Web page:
Knit the remaining stitches on needle #3.
Repeat Rounds 1 & 2 until there are 16 12 10 stitches on needles #1 & #3. (64 48 40 total stitches including needle #2)
If you put your work down and forget if you're on a decrease row (knitting 2 together) or knit row (all knit), here's a tip:
Look at the second stitch from the end (closest to needle #2) of needle #1 or #3 from the inside. If you see two stitches together as one stitch, your next row is a knit row. If you only see one stitch, your next row is a decreasing row.
As you continue knitting these rounds, you'll start to see the shaping happening:
After all decreasing is finished, and you're at the required number of stitches mentioned above, stop and measure the bottom of your foot from heel to toe.
Then knit ALL stitches around and around (no more decreasing) until 2" less than the length of your foot, or until 7" for an average woman's foot.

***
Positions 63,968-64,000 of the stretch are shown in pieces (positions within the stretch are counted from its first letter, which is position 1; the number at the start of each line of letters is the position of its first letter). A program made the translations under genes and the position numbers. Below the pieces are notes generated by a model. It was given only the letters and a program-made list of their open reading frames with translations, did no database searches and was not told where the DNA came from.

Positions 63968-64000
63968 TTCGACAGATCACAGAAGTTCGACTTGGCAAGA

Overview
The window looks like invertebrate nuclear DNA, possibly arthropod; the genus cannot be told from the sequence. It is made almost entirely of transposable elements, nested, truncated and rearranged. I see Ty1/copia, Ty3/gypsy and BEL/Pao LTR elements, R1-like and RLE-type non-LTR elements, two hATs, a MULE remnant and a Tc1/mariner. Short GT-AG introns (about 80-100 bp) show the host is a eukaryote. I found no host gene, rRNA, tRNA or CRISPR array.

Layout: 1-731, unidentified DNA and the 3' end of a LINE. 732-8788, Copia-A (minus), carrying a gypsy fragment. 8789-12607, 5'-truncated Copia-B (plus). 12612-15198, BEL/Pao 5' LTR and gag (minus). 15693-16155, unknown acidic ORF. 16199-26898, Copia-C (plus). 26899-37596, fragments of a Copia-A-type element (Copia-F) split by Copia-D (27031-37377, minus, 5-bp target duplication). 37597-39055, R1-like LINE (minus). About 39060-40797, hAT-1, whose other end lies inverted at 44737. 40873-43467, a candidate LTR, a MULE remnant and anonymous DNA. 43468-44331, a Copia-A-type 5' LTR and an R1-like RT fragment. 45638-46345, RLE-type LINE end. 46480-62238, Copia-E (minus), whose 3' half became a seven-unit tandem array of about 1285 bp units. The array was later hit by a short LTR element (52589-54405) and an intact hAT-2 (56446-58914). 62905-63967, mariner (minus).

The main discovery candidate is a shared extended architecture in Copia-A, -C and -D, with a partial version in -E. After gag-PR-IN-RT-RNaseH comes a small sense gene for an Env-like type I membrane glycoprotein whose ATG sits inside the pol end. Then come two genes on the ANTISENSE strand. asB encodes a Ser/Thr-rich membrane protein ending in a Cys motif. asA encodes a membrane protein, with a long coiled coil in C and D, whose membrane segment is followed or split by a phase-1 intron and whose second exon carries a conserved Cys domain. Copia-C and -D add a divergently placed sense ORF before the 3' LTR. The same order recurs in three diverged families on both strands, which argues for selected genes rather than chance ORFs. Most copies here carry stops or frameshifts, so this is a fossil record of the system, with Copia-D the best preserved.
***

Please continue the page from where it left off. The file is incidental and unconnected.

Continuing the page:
Measure like this:
Now you have a sock that's 2" less than your finished length. We're almost finished!!
*Please refer to the instructions for knitting 2 together, and slipping 2 and knitting together in the gusset shaping.
Needle #1: Knit to last 3 stitches, knit 2 together (K2tog), knit last stitch.
Needle #2: Knit one, slip next 2 and knit together (SSK), knit to last 3 stitches, K2tog, knit one.
Needle #3: Knit one, SSK, knit across.
(Refer to the diagram below.)
Knit all stitches.
Repeat these two rounds until you have a total of 24 20 16 stitches.
(Needle 1 & 3: 6 5 4 stitches, Needle 2: 12 10 8 stitches)
Knit the stitches from needle 1 onto needle 3:
Now we're ready to graft the toe. WE'RE ALMOST FINISHED!!!
Grafting the Toes
aka "The Kitchener Stitch"
Grafting the toes is not like just sewing a seam. The finished graft leaves the toe ends looking as if it's one continuous knit stitch, and there is no discernable seam! (Very cool, if you ask me.) However, it can be very intimidating to learn. Here I will walk you through each step, and hopefully you'll finish with some neatly grafted toes.
First, have your tapestry or yarn needle ready. (Actually any needle will do that has a rather blunt tip and the eye is large enough to accommodate the yarn.)
Cut your yarn leaving about 18 inches and thread your needle.
Hold the needles so that the working yarn comes from the right, and slide the stitches towards the right ends of the needles.
PLEASE READ ALL DIRECTIONS BEFORE STARTING